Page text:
CSX Corporation announced Wednesday May 12th, that it has signed an agreement with Quality Distribution to acquire bulk liquid chemicals transportation provider Quality Carriers Inc. (QC). No terms of the agreement were released.
Headquartered in Tampa, FL, QC operates the largest liquid bulk chemical trucking network in North America. QC’s network of company terminals, independent affiliates and independent owner-operators provides nationwide liquid bulk chemical transportation and related services. Quality Carriers management team will continue to lead the chemical transportation entity as a part of CSX. QC’s president, Randy Strutz shared that existing synergies between the two companies will offer better efficiencies for their customers. “Together, we will be exceptionally positioned to provide our customers – many of which have existing relationships with both CSX and Quality Carriers – with a unique and seamless rail-to-highway offering. We look forward to partnering with CSX and to create a new level of efficiency for bulk chemicals transportation.”
CSXT’s president and CEO James Foote said, “our new partnership will provide chemical producers and shippers with a first-of-its-kind multimodal solution that capitalizes on the powerful synergies between Quality Carriers’ truck transportation fleet and our cost-advantaged rail network. We believe that this new capability will create meaningful long-term value for our company.”
Our assumption is that most of these multimodal synergies will be realized through combining rail and truckload movements using CSXT’s TRANSFLO bulk terminal network. There are currently 38 TRANSFLO’s terminals spread across CSXT’s 21,000-mile network. These terminals are operated by 3rd party companies whose competency is materials handling, not trucking. By design, this was intended to promote competitive final mile delivery through the open access to outside motor carriers.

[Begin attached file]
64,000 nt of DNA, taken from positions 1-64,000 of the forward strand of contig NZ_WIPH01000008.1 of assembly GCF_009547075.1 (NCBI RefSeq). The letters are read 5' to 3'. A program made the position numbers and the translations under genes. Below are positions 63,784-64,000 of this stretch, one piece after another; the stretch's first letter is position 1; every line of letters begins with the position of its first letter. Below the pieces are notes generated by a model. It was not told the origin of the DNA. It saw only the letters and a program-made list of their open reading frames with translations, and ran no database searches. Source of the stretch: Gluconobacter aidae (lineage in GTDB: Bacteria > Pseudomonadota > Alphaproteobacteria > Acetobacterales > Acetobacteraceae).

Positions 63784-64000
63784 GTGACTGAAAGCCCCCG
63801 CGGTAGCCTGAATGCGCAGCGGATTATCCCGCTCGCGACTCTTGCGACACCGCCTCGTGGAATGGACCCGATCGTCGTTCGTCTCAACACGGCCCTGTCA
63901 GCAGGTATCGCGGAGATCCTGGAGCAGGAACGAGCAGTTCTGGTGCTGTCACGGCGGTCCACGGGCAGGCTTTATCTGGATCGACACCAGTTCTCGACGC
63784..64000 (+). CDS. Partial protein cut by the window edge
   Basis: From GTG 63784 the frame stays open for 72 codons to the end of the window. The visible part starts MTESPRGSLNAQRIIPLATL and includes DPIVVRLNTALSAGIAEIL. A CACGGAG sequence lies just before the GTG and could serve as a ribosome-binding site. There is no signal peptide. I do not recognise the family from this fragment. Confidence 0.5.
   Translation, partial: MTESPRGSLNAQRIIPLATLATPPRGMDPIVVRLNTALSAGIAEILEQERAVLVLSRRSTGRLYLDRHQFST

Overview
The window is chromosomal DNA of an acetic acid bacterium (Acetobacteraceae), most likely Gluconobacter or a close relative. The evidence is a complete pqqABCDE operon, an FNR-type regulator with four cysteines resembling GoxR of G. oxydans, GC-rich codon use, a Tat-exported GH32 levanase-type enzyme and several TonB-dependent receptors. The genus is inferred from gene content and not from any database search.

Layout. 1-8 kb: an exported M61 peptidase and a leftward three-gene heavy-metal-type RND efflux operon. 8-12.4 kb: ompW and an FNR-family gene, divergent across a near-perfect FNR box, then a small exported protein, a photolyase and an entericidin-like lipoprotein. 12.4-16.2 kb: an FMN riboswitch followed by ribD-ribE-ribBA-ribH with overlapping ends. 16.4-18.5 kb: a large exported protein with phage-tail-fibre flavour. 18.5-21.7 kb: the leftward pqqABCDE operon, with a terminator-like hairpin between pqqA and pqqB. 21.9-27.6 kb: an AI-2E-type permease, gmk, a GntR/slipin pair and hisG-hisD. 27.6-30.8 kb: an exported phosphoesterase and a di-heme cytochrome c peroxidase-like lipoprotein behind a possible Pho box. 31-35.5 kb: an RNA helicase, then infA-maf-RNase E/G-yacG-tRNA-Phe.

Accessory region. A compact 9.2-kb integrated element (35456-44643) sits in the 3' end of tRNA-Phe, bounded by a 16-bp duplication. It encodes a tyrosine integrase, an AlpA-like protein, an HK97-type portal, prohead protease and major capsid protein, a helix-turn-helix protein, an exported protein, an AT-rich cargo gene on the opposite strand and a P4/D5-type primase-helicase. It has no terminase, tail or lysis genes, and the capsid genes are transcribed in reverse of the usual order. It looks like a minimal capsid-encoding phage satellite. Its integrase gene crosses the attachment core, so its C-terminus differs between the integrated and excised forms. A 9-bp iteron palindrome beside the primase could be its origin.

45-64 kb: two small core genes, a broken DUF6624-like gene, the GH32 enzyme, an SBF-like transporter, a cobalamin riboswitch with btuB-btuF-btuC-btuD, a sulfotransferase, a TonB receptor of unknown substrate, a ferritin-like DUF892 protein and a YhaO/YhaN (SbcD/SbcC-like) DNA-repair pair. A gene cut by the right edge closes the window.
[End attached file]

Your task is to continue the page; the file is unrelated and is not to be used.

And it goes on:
The following map shows the relationship of QC’s network (including their bulk container division – Boasso America) and CSXT TRANSFLO terminals with CSXT’s rail network.
If CSXT transitions the operations of their TRANSFLO terminals to QC, it would not be long before QC is handling a significant portion of the bulk liquid truckload portion of the movements. Today, all of the Class I rail carriers “market price.” They do so, simply because they can. Unlike rail, a shipper can negotiate price and service with several motor carriers. Will CSXT market price the rail-truck combination, or allow shippers the ability to negotiate and select their own carrier without penalty on the rail portion of the movement?
For the CSXT, managing this multimodal scenario will require more of a supply-chain vision. Do not be surprised if CSXT throws their hat into the already crowded 3rd party logistics world with a new entity like the Union Pacific’s – LOUP and BNSF’s – BNSF Logistics.
2021 continues to be the year of mergers & acquisitions, and we are not even halfway through the year!